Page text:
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    ‘Weather’ you like it or not, Fall is coming…

    You know that fall will be coming earlier than normal when the calendar still states that it’s August and yet we’re having temperatures more conducive to latter September. At least, this is what the local weatherman seems to be saying for this coming week. The truth is that for the last few weeks the weather has been a little less hot than normal for a month that is traditionally recognized as one of the warmest of the summer months.

    Mind you I’m not completely complaining, although I really do love summer. However, sometimes the really high heat and humidity can be a bit of a drag and leave me feeling worn out. I’ve always said that if we could have more of a happy medium with temps in the mid to upper 70s in the day and low 50s to 60s at night that I would be a really happy camper. I have never enjoyed temperature extremes in summer or winter. I just don’t see the point in having them. What good is it doing for it to be so cold and/or so hot that it ends up being dangerous to mankind?

    Of course, in reality none of us has any control over the weather even though we would certainly like to. I know there have been many special occasions in my life where I wish I could have ordered the weather to be exactly as I needed it for that once-in-a-lifetime event. I often wish for wonderful weather not only on happy occasions but even on the sad ones too. I know that sounds strange but I would still rather the sun be out on the day of a funeral than for it to be dark and dreary. To me, the sun has a positive effect on me as if to say, “It’s going to be okay even though you’re hurting right now.”

    In any event, the weather plays a huge role in all our lives whether we choose to realize it or not. We always need to be mindful of what is happening outside because it can impact us in good and bad ways. We only need to look out West right now to know that for the last several years California and other western states have dealt with one of the most severe droughts in the history of those states. I’ve always felt that California really doesn’t seem to stand a chance against the weather sometimes.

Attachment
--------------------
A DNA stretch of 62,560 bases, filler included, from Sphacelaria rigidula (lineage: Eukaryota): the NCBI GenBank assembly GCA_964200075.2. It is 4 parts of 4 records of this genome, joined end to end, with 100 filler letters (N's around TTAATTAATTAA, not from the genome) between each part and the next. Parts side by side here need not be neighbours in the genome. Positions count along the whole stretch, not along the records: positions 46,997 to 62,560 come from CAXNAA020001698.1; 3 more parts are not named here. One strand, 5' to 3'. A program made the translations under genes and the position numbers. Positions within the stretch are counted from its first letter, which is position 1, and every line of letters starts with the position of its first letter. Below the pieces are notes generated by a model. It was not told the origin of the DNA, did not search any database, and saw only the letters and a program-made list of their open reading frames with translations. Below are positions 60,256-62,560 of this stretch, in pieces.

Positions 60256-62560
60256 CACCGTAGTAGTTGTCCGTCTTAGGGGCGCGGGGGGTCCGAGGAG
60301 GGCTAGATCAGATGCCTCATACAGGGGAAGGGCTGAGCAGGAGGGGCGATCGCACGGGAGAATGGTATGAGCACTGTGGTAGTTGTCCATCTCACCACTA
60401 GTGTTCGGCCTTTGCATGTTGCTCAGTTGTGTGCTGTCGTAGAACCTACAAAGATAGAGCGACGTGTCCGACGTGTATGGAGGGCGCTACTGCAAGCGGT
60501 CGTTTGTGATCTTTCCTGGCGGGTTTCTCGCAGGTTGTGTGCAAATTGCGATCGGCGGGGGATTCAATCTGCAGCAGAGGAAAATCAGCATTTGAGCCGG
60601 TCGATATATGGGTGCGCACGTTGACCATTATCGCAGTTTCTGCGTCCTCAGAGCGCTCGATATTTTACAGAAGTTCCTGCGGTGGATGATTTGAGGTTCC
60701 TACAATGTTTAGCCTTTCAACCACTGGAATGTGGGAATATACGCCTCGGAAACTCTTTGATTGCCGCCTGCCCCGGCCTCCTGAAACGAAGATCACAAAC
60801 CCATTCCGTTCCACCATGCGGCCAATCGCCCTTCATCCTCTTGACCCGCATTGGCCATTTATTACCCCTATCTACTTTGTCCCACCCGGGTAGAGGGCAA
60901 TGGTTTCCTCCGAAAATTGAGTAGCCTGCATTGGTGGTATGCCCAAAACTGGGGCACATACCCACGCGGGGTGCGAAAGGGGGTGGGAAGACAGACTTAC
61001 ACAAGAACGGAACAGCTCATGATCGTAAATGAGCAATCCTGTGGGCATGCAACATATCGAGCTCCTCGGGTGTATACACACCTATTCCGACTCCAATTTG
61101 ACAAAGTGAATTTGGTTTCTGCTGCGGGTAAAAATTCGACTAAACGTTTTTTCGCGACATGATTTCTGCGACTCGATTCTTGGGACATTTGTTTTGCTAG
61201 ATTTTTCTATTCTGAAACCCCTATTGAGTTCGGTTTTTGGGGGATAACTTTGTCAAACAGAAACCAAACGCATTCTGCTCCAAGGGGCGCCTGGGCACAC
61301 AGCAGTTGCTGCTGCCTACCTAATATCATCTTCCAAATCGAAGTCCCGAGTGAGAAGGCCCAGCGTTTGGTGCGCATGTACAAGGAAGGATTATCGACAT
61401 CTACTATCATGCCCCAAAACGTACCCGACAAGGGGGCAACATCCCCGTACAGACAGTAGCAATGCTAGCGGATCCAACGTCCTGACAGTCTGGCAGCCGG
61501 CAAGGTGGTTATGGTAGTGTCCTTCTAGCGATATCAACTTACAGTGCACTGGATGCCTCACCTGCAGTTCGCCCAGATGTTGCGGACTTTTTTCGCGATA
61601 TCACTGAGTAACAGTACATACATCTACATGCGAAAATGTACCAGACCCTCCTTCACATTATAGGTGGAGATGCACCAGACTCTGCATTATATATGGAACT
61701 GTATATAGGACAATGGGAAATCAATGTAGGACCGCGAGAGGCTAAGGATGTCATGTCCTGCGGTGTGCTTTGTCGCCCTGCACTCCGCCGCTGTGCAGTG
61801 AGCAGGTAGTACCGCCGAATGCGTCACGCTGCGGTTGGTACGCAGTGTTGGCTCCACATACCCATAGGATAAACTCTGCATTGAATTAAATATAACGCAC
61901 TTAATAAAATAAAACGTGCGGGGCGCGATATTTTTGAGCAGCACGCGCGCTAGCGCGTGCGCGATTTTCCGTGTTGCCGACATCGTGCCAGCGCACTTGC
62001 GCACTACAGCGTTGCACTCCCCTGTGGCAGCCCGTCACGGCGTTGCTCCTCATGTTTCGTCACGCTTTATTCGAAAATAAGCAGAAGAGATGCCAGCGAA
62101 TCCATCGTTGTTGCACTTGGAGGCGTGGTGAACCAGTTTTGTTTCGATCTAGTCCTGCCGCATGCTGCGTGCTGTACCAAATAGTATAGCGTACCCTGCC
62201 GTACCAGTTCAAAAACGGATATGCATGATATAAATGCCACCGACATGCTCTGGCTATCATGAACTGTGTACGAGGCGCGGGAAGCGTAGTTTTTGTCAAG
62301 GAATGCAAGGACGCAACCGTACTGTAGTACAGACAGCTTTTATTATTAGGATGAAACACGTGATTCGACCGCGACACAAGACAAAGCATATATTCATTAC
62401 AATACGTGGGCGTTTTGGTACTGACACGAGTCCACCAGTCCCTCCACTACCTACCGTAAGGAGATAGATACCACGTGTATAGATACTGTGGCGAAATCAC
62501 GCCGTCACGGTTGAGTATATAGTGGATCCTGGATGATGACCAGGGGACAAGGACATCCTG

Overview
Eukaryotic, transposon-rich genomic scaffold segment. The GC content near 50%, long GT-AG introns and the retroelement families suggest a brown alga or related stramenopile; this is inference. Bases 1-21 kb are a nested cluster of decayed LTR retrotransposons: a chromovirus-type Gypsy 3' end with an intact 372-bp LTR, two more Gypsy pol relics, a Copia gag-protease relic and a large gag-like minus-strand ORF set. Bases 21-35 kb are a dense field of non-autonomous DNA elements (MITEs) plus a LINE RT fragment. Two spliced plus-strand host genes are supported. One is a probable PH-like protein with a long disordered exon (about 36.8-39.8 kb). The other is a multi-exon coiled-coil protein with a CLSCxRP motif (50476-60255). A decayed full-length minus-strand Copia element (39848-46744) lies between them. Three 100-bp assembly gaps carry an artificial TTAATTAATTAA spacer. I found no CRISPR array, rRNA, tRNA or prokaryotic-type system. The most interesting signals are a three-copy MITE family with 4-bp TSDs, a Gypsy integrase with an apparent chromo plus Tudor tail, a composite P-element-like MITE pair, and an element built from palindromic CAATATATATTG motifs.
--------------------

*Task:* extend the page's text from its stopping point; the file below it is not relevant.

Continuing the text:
First, they have the drought issue which causes crops to dry up, rivers and lakes to run dry, and the drinking sources for the people living in those areas to become a dangerous issue. Second, if you have a lightning strike or someone throws a match out absentmindedly, now there is great potential for wildfires as we have seen in abundance lately. Third, once the wildfires have been contained and the ground covering hundreds of square miles is scorched then you have the issue of what happens when it does decide to rain. Finally, when there is a   downpour of rain for hours on end and the earth is scorched and there is no vegetation left to hold the earth together, now you have flash flooding and entire hillsides are moved out of place along with the homes on them.

    The whole point of bringing up the issue of weather is to remind everyone to be alert, stay safe and always keep an eye to the sky. If you happen to be a person who has a real fascination with the weather then here at the Daviess County Public Library we have several books, videos, etc. available for checkout that would satisfy that insatiable curiosity to know even more. Here is the breakdown of the different formats and how many items we own in each area:

    • 141 Adult non-fiction books
    • 183 Juvenile non-fiction books
    • At least 13 videos

    Additionally, here are just a few of the most recent books we own on weather-related phenomena:

    • Rain: a natural and cultural history
    • The Weather experiment: the pioneers who sought to see the future
    • The Gardener’s guide to weather & climate
    • The New shade garden: creating a lush oasis in the age of climate change
    • What stands in a storm: three days in the worst superstorm to hit the South’s tornado alley
    • Betting the farm on a drought: stories from the front lines of climate change
    • The Practical Peppers complete guide to disaster preparedness
    • Alone in Antarctica
    • Superstorm: nine days inside Hurricane Sandy
    • Storm Surge: Hurricane Sandy, our changing climate, and extreme weather of the past and future

    Now that you have an idea on some of the weather-related items we own, stop by and see what else your local public library has to offer as well. We are filled with vast amounts of information that is readily available right at your fingertips. Drop by today and discover “weather” or not you should take part in what we have to offer.

    Until next time,

    CVT

     
     
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